Experiencing God in everyday life

Pastoral formation programme dedicated entirely to the Gospel of Mark

It is rare, even in the life of a priest, to have the entire Gospel of Mark read to you in one sitting. It took 90 minutes, i.e. as long as a crime thriller lasts on TV in the evening, as Dr Sandra Huebenthal, Professor of Exegesis and Biblical Theology at the University of Passau, describes it. This is what happened during the training course for Pallottine pastoral workers at the Pastoral Theological Institute (PthI).

The course for pastoral workers, entitled “Do you understand what you are reading?”, focused on the Word of God to be proclaimed to people. The question was raised as to how we can come into contact with the Word and resonate with it in order to transfer it to everyday life for proclamation. 13 participants set out to find inspiration for their own pastoral work on the basis of the Gospel of Mark.

After the reading, they began to collect their impressions: What do you notice when you hear the text at once? “There is an arc in this text, as well as certain motifs and a message,” explains course leader Sandra Huebenthal. “For example, if you were to end the reading with the women’s flight from the tomb in Mark 16:8, you’d get the impression that it can’t end like that,” she says.

The structure of the text therefore aims to move people to continue the message. “The beginning of the Gospel needs a continuation,” says Sandra Huebenthal. And she stresses: Mark refers to the encounter with the risen Lord in everyday life. That is why there is no Ascension.

Biblical basis for pastoral care

Professor Huebenthal chose this text for the training course not only because she was involved in a research project on the Gospel of Mark from 2010 to 2013, but also because she believes that Mark contains everything that the other evangelists formulate. And this biblical basis is important for pastoral care. As with Mark, it is about having religious experiences in everyday life. And this experience is: “God is here”.

In this way, the woman who takes Jesus by the cloak experiences divine power, the blind man experiences that Jesus’ touch makes him see, and Peter’s mother-in-law experiences that Jesus takes her by the hand and heals her. At the same time, failure is portrayed as a human experience, says Professor Huebenthal. “The disciples are first-class failures. But Jesus does not stop at failure or sickness. Rather, he quickly brings about a turning point and helps to change direction.

Seelsorge-Fortbildung ganz dem Markus-Evangelium gewidmet

Going home richly blessed

The fact that the Gospel was read in one go certainly made an impression on the participants. It was tedious, but very interesting, said Father Eugen Stephan. And Fr Bernhard Weis was fascinated by the holistic view of the text. He also realised how important it is to recite the Gospels well, with pauses for breath and changes of tempo. Father Herman Weißinger found it good to listen to the details of a text and to learn about the background. He found that he could express himself more clearly in the pastoral care and explain things better. And Father Alexander Holzbach praised it: “I learned a lot of new things and got to know other aspects”.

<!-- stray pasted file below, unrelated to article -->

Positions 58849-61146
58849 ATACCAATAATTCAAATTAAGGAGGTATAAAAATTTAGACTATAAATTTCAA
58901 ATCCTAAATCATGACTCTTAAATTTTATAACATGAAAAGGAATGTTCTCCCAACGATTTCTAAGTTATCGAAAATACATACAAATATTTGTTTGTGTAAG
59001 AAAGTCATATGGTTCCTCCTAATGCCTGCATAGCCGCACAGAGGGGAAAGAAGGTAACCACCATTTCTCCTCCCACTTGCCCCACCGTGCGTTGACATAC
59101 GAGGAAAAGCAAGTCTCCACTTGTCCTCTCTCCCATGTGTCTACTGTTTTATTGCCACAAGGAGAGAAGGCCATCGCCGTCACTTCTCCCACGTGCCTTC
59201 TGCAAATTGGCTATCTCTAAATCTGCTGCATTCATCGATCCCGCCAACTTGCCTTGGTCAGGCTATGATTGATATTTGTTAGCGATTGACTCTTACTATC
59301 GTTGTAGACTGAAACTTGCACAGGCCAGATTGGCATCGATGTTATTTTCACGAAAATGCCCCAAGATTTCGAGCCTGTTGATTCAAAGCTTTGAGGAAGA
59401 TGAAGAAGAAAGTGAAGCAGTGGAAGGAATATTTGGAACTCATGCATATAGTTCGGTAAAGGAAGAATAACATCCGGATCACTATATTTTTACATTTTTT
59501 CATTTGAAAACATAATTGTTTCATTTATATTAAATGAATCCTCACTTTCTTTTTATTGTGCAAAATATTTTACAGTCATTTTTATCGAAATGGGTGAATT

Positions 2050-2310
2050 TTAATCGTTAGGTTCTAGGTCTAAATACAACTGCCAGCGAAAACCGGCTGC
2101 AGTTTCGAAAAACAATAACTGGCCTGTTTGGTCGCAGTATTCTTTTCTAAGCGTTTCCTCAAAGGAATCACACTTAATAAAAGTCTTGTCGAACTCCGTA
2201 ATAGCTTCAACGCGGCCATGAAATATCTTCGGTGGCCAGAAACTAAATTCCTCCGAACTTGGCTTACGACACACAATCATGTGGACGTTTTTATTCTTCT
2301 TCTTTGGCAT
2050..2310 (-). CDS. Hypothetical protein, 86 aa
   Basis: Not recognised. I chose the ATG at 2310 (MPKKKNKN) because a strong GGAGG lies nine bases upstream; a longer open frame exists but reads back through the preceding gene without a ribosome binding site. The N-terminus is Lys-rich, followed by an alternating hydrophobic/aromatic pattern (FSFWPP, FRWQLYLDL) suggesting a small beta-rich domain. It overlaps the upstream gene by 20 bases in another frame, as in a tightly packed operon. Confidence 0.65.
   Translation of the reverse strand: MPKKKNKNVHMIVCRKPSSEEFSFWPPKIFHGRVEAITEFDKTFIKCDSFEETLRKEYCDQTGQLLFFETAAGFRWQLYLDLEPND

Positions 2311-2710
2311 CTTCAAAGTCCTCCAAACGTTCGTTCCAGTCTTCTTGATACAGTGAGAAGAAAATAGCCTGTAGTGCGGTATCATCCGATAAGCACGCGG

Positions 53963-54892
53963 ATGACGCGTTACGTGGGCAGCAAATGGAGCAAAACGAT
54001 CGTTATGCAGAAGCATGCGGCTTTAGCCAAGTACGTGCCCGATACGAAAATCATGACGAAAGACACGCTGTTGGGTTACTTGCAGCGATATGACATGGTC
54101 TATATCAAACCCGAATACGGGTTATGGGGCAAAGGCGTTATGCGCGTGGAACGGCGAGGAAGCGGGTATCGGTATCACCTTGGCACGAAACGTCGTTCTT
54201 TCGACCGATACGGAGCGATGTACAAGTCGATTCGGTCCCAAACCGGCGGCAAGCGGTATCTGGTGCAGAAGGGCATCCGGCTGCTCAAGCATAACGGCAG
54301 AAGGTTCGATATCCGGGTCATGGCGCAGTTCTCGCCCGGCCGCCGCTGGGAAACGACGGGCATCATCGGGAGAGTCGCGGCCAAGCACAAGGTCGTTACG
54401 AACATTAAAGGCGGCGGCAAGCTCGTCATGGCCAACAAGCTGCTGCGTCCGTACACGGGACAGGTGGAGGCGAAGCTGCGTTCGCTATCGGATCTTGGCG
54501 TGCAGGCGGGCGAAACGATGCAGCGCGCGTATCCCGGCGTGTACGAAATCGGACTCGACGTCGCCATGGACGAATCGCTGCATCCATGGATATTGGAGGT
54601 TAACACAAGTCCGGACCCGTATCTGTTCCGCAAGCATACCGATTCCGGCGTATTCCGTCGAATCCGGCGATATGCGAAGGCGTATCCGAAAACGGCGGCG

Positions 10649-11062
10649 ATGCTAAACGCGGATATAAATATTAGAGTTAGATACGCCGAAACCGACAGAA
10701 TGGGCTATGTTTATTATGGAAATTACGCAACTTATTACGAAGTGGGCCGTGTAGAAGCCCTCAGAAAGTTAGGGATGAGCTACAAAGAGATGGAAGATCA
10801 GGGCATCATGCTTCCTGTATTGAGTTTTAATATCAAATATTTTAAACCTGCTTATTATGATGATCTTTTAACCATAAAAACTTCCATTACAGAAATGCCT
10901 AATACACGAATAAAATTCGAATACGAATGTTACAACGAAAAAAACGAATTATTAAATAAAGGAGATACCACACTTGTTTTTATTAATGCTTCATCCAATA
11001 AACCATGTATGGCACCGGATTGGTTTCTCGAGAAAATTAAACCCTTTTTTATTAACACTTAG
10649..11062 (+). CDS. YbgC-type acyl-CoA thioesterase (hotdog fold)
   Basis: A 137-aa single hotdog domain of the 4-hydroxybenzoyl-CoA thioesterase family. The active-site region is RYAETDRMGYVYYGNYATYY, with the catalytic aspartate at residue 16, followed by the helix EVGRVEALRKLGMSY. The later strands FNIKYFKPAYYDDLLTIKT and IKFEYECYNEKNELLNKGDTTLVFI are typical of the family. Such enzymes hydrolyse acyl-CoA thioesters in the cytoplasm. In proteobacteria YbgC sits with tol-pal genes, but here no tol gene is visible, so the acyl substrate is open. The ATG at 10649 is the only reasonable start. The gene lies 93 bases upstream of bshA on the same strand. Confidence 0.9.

This kind of group work with priests and brothers from a religious community is an enriching experience for the professor herself. Compared to her students at the university, the participants already have a lot of experience. This leads to interesting conversations about faith. “And I usually go home enriched,” she says.

Report and photo: Alexander Schweda
Picture (Evangelist Mark): maxsyd adobe stock

About the person:
Sandra Huebenthal studied philosophy and theology at the Philosophisch-Theologische Hochschule Sankt Georgen (PTH Sankt Georgen) in Frankfurt am Main from 1994 to 1999. From 1997 to 2000 she studied Jewish Studies at the Johann Wolfgang Goethe University in Frankfurt am Main. From 1999 to 2005 she completed her doctorate in New Testament Exegesis at the PTH Sankt Georgen. From 2006 to 2008 she was a religion teacher at the Ludwig-Erhard-Schule in Frankfurt-Unterliederbach. In 2007 she took up a teaching and research position in Biblical Theology at the RWTH Aachen University. This was followed by a DFG research project on the Gospel of Mark from 2010 to 2013. In 2013 she habilitated and received the Venia Legendi for New Testament Studies. In 2015 she was appointed Professor of Exegesis and Biblical Theology at the University of Passau.

The whole Gospel of Mark in one go


The Gospel of Mark
lasts like a “thriller in the evening” even if you read it yourself.
The Bible in a standardised german translation
Link to the University of Innsbruck


Print Friendly, PDF & Email